Best Things About Living in West Virginia
The Mountain State is filled with top lodging, dining, golf and outdoor opportunities
West Virginia residents are fiercely loyal to their state. They’ll proudly wear West Virginia University shirts when traveling, hum the famous John Denver song and put their state up against any in the nation when it comes to natural wonders and charming cities. West Virginia’s “Mountain State” nickname fits just right, with the Allegheny Highlands of the Appalachian chain forming a beauty that novelist Heather Day Gilbert described as “leaves composting in the woods, the cold trickle of little creeks and waterfalls, the ferns greening up everything … the rock and the coal this state is built on.” West Virginia is also built on charming towns, championship golf, ski slopes, onion festivals, and, yes, country roads that still lead home.
We asked native West Virginians to tell us what they like best about living in their state. Presented below are eight reasons to consider living in West Virginia. Got a few of your own? Share your ideas in the comments.
One of the most popular ski resorts in the eastern U.S., Snowshoe draws some 480,000 annual skiers to ply its 60 runs, ride its 14 chairlifts and experience its 1,500-foot vertical drop. The resort is also a year-round adventure destination featuring hiking, biking, ziplining, four-wheeling, fly-fishing, kids’ camps and picturesque golf courses.
White Sulphur Springs
Known for elegance, stellar service and classic architecture, The Greenbrier’s 710 rooms are anchored by its National Historic landmark inn, along with 96 guest and estate houses, idyllic golf fairways, fine dining, mineral spa, gaming venue and boutique shopping. Tip: Ask to tour The Bunker, a once-classified emergency fallout shelter for U.S. Congress during the Cold War.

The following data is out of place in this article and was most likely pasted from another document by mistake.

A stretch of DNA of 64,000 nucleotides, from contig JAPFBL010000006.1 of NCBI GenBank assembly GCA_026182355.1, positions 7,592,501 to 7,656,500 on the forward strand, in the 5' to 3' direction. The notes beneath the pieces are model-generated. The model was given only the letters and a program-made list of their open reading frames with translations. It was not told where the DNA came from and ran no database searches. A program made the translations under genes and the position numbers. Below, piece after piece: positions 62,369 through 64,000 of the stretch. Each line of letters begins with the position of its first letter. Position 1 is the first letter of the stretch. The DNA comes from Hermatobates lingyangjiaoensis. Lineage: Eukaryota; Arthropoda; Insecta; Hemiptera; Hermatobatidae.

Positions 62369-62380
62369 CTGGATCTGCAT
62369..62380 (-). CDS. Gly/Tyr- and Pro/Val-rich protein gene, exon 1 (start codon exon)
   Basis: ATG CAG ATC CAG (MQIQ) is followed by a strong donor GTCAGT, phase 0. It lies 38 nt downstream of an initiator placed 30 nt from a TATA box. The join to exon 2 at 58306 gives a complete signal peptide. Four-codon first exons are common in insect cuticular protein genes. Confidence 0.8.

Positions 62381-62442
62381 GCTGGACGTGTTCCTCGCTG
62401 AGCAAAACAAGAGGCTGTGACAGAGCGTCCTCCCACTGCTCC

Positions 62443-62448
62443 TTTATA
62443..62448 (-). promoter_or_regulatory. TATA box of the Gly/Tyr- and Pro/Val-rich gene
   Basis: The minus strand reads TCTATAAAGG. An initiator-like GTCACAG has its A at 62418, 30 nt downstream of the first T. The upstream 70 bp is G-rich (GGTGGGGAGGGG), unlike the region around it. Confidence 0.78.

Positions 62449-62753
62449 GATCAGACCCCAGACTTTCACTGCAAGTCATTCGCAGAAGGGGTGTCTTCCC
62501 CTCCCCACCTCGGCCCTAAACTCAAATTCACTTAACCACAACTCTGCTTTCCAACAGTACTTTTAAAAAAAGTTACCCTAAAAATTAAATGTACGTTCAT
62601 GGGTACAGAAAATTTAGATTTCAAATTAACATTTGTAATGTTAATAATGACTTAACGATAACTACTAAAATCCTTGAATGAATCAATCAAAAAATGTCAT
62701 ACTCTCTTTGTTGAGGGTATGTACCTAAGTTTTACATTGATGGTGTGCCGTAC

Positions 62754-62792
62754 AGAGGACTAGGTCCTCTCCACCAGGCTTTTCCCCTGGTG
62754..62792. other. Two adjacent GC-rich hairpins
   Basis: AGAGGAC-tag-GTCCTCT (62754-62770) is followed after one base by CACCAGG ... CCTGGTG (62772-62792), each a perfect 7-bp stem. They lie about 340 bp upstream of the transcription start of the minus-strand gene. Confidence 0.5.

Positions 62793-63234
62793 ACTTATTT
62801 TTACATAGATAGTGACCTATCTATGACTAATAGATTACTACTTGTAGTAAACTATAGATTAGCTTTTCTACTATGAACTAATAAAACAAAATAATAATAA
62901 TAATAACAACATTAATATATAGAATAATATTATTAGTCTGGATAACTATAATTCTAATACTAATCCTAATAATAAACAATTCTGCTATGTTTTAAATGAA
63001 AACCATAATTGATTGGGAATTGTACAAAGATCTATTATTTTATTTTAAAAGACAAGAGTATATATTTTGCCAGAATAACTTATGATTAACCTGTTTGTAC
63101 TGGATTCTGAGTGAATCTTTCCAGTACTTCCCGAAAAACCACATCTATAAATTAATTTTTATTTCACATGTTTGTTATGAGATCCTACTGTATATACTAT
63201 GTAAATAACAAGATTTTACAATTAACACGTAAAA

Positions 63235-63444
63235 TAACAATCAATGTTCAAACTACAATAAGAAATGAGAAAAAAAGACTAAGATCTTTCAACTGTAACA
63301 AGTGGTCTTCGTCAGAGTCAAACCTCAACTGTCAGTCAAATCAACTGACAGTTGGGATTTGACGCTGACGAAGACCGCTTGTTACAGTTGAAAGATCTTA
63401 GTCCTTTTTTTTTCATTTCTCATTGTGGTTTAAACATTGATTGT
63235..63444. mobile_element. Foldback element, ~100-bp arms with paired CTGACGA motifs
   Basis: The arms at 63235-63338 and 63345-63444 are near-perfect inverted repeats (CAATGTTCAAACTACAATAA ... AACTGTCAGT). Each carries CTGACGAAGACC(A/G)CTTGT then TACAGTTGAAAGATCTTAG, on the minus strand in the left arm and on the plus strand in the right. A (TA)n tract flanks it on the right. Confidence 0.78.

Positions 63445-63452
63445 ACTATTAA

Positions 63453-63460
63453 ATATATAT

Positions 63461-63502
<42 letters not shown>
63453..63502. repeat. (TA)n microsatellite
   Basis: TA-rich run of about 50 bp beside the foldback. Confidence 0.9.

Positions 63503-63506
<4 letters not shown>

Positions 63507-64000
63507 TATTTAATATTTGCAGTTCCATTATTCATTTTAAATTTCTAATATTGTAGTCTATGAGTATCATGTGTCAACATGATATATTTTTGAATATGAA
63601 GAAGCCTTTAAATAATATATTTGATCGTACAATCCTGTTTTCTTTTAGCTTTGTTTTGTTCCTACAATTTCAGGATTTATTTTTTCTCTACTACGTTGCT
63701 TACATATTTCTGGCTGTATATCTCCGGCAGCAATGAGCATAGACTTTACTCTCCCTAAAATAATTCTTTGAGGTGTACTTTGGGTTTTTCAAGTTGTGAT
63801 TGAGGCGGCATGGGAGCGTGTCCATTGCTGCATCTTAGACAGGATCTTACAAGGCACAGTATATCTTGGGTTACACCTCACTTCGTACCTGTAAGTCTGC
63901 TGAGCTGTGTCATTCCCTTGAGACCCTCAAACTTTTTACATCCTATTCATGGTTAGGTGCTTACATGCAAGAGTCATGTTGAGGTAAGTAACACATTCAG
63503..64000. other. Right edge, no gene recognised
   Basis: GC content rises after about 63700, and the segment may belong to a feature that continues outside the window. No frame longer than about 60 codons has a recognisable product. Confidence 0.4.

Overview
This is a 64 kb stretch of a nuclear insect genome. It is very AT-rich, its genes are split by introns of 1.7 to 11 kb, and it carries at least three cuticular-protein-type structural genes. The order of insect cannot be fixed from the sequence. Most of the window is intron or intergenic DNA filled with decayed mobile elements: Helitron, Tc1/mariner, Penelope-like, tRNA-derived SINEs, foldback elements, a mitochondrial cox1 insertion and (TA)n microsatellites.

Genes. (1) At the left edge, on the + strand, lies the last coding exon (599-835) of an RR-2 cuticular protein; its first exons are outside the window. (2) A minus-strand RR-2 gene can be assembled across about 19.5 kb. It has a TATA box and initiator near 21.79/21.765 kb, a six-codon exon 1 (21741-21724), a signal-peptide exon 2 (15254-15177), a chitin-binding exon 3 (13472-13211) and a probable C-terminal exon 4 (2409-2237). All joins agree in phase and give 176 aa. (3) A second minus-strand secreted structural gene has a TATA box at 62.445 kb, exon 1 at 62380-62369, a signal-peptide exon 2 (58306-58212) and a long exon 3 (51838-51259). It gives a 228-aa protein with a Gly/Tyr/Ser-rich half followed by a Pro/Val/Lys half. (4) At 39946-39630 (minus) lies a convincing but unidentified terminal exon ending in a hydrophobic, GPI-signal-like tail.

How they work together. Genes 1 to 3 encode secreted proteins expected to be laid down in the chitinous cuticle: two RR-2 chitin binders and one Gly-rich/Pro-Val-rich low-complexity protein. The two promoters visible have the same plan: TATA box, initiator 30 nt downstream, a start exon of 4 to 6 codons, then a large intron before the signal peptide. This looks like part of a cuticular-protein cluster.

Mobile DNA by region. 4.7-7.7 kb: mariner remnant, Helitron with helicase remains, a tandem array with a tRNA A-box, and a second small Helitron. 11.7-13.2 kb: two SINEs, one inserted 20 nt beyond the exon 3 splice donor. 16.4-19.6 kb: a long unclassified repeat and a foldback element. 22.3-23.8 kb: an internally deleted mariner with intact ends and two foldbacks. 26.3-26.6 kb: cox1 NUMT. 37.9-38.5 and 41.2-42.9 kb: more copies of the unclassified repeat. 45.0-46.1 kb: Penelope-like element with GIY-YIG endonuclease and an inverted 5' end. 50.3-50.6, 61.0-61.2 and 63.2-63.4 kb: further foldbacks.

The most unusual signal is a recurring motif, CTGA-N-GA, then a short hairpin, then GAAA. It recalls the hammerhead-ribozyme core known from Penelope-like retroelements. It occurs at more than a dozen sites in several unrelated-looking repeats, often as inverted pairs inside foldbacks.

Fans of West Virginia University’s Mountaineer sports teams tend to be rabidly loyal, hailing the Gold and Blue through thick and thin as athletes compete in the Big 12 Conference. Fans of the state’s other colleges, including Marshall University’s Thundering Herd in Huntington, are just as passionate.
West Virginia is a golfer’s paradise, with numerous top courses headlined by Pete Dye Golf Resort in Bridgeport and Pikewood National in Morgantown. Created by its namesake master course designer, Pete Dye is a signature resort built on a former coal mine that ranks No. 9 on Golfweek’s list of Best Modern Courses. The equally stunning Pikewood was named 2009’s Best New Private Course in America by Golf Digest.
Black Bear Burritos
The menu at this traditional favorite shines with build-your-own burritos, strollers (salad wraps), quesadillas, nachos and more, featuring farm-fresh ingredients and a robust selection of vegetarian options – along with cocktails, margaritas and even its own Black Bear Stout ale. Bonus: Kids 6 and under eat free.
While boat ramps are plentiful on West Virginia waterways, we’re talking ramps as in wild onions, a.k.a. leeks, perfect to season stews or served up with bacon. This flavorful Appalachian root is celebrated statewide each spring through culinary extravaganzas featuring dinners, crafts, live music and more.
Long a hot spot for vacationers, Oglebay features the 221-room Wilson Lodge (recently refurbished), spa, golf course and myriad outdoor activities throughout 1,700-plus acres. From mid-November through Christmas, Oglebay morphs into a holiday wonderland as its 300-acre, six-mile-drive Winter Festival of Lights wows visitors.
What was once a winding, 40-minute trek is now a breathtaking, one-minute drive thanks to this 876-foot, 3,030-foot-long engineering marvel. Completed in 1977, the world’s largest steel span and America’s second-highest bridge connects New River Gorge National River and appears on the U.S. Mint’s official state quarter.
Also worth a closer look: Mountain Stage in Charleston, Seneca Rocks, Harpers Ferry National Historic Park, Fiesta dinnerware (Newell).